As the limitations of a virtual marketplace continue to reduce most B2B firms to commodities, it’s become increasingly important to communicate not just what your company does, but to generate interest in what your enterprise stands for. This task of expressing your firm’s raison d’être involves far more than sticking a “Mission Statement” on its website.
Prospective clients not only want to know what makes your firm unique; before they put you on their short list for consideration, they also want assurance that your company is a “safe choice.” Decision-makers at every level are unwilling to risk their career on selection of an outside firm that may fail to meet expectations, or even harm their firm.
Regardless of whether your firm is the leader or an upstart in its marketplace, brand integrity matters. And it’s a corporate asset that needs to be marketed.
Unfortunately, telling target audiences and opinion leaders that your company is smart, honest, unique, innovative, creative, cutting-edge, trusted, etc. never succeeds. People require hard and soft evidence to support their own conclusions about your brand attributes, notably its integrity.
So how does a B2B firm market its brand integrity through online and offline channels? Here are 10 tangible and intangible factors that, on an individual and combined basis, can drive marketplace opinion on brand integrity:
- Transparency: Is information regarding your firm’s philosophy, products / services, processes and people available and easily accessible? (Acid Test: How much digging is required to gain a basic understanding?)
- Consistency: Is all information kept up-to-date, and relevant to current market conditions? Does bad news get communicated to your clients as quickly and openly as good news? (Acid Test: What’s the frequency of content generation, and the number of direct and indirect “touches” with target audiences?)
- Enthusiasm: Does your firm appear genuine and enthusiastic about communicating with external audiences? Or does communication appear to be treated as a necessary evil? (Acid Test: How often are innovation and fun baked into those efforts?)
- Values: Are your company’s core values expressed in a compelling manner? More importantly, are those values demonstrated through its actions? (Acid Test: Are they aspirational and inspirational? Is there tangible evidence that values really drive decision-making?)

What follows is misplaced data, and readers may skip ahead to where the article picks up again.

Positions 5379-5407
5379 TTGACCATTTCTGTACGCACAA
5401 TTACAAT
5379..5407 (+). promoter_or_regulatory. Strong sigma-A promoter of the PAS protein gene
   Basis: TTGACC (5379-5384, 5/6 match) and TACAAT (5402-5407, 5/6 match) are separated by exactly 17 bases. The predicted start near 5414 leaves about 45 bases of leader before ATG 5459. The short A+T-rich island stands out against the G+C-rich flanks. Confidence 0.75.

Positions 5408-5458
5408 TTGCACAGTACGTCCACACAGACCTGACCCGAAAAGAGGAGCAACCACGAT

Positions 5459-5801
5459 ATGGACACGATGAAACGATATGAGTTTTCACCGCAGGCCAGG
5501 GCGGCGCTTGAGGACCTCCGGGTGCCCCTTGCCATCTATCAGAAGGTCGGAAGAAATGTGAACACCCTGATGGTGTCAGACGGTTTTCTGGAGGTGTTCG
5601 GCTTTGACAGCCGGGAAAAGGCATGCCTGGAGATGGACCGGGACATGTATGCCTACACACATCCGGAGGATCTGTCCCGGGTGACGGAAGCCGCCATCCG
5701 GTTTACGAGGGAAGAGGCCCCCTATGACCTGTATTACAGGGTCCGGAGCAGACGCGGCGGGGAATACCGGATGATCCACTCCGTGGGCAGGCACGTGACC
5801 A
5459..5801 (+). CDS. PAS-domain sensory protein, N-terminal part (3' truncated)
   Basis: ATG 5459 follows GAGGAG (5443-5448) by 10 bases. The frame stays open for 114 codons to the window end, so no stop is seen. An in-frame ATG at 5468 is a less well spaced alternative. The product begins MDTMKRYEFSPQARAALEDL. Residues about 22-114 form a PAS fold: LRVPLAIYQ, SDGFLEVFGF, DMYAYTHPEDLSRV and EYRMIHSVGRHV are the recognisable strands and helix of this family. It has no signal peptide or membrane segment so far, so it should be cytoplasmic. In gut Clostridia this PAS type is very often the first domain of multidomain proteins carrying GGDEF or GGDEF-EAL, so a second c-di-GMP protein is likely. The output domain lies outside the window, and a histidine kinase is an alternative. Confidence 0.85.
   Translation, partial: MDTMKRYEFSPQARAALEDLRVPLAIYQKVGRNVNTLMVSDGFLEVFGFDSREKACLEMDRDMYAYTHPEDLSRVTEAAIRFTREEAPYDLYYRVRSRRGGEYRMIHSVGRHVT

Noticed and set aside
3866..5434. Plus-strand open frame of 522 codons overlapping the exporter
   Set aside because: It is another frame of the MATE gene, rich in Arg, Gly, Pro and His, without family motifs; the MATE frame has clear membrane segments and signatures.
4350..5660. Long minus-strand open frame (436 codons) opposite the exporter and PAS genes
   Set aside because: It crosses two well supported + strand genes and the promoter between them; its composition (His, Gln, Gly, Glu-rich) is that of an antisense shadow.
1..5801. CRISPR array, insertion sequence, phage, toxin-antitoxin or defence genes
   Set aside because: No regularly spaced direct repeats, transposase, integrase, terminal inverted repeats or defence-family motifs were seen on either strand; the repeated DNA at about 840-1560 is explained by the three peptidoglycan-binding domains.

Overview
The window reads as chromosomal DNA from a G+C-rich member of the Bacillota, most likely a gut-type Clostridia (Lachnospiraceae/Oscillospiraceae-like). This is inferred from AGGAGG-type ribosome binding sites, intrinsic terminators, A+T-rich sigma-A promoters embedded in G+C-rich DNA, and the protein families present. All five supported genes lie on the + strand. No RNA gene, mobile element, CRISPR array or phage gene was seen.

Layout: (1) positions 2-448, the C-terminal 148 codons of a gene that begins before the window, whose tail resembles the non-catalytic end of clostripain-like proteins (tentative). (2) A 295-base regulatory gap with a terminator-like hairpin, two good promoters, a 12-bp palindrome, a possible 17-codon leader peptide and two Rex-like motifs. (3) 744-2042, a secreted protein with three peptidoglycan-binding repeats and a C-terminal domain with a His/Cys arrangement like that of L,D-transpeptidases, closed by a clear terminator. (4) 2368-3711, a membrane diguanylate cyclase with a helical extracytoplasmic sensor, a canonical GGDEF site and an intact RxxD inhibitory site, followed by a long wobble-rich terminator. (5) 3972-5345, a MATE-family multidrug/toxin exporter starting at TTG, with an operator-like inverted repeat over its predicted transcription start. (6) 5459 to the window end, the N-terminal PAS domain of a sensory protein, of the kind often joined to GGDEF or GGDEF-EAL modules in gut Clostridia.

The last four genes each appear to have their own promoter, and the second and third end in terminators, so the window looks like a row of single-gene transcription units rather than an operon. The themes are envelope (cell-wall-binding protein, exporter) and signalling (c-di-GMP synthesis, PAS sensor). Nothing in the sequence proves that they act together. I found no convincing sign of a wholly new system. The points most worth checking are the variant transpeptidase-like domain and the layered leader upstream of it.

- Clarity: Are explanations clear, devoid of technical jargon or mystery, and easily understood by all outside audiences? (Acid Test: Would an 8th grader get it?)
- Culture: Is there a visible common culture, beyond shared academic credentials or charitable activities? Are there tangible signs that employees are valued, have a unified vision and enjoy working together? (Acid Test: Other than the annual mud run photo, do employees appear to be engaged as a team?)
- Associations: Who and what are the people, organizations, ideas and causes associated with your firm? Are those associations respected, credible and trustworthy? (Acid Test: Is the firm actively connected with the outside world?)
- Validation: How is your firm’s value proposition validated by objective 3rd parties? Do reliable sources express open support or inherent endorsement? (Acid Test: Do credible media sources cover the company? Do clients identify themselves by name and company?)
- Leadership: Are efforts made to share / promote your firm’s intellectual capital in a helpful manner that’s not directly self-serving? (Acid Test: Do other opinion leaders reference your firm’s ideas or contributions? Are white papers just poorly disguised sales collateral?)
- Persona: Does your firm appear to be run by interesting human beings, or hide its personality behind an opaque, institutional veneer? (Acid Test: Does the overall impact of public-facing communication project warmth and sincerity, or distance and arrogance?)
Marketing tactics aside, companies looking for a guiding principle on brand integrity are well-served by heeding the advice of the late John Wooden, basketball coaching legend, who said, “Be more concerned with your character than with your reputation. Your character is what you really are, while your reputation is merely what others think you are.”